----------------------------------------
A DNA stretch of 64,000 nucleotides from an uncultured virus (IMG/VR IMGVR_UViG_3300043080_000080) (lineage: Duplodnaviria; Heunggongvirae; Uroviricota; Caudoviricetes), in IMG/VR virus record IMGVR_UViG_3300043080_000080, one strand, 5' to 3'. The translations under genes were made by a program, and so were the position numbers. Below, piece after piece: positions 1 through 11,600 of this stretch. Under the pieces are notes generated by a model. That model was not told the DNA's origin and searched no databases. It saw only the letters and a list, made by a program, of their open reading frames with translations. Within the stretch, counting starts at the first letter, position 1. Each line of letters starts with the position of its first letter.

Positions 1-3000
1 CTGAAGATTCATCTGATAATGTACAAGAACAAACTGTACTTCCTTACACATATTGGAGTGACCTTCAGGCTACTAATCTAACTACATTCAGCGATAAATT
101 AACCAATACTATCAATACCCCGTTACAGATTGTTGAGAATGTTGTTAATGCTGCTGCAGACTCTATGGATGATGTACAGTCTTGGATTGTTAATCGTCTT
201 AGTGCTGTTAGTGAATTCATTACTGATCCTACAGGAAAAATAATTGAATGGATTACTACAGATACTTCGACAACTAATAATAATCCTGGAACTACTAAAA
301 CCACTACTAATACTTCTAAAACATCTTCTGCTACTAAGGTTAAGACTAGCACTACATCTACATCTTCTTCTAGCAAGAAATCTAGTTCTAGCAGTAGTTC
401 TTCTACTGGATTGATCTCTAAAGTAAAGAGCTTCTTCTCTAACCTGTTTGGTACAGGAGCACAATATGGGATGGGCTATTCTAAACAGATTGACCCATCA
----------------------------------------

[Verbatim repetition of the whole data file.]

A DNA stretch of 64,000 nucleotides from an uncultured virus (IMG/VR IMGVR_UViG_3300043080_000080) (lineage: Duplodnaviria; Heunggongvirae; Uroviricota; Caudoviricetes), in IMG/VR virus record IMGVR_UViG_3300043080_000080, one strand, 5' to 3'. The translations under genes were made by a program, and so were the position numbers. Below, piece after piece: positions 1 through 11,600 of this stretch. Under the pieces are notes generated by a model. That model was not told the DNA's origin and searched no databases. It saw only the letters and a list, made by a program, of their open reading frames with translations. Within the stretch, counting starts at the first letter, position 1. Each line of letters starts with the position of its first letter.

Positions 1-3000
1 CTGAAGATTCATCTGATAATGTACAAGAACAAACTGTACTTCCTTACACATATTGGAGTGACCTTCAGGCTACTAATCTAACTACATTCAGCGATAAATT
101 AACCAATACTATCAATACCCCGTTACAGATTGTTGAGAATGTTGTTAATGCTGCTGCAGACTCTATGGATGATGTACAGTCTTGGATTGTTAATCGTCTT
201 AGTGCTGTTAGTGAATTCATTACTGATCCTACAGGAAAAATAATTGAATGGATTACTACAGATACTTCGACAACTAATAATAATCCTGGAACTACTAAAA
301 CCACTACTAATACTTCTAAAACATCTTCTGCTACTAAGGTTAAGACTAGCACTACATCTACATCTTCTTCTAGCAAGAAATCTAGTTCTAGCAGTAGTTC
401 TTCTACTGGATTGATCTCTAAAGTAAAGAGCTTCTTCTCTAACCTGTTTGGTACAGGAGCACAATATGGGATGGGCTATTCTAAACAGATTGACCCATCA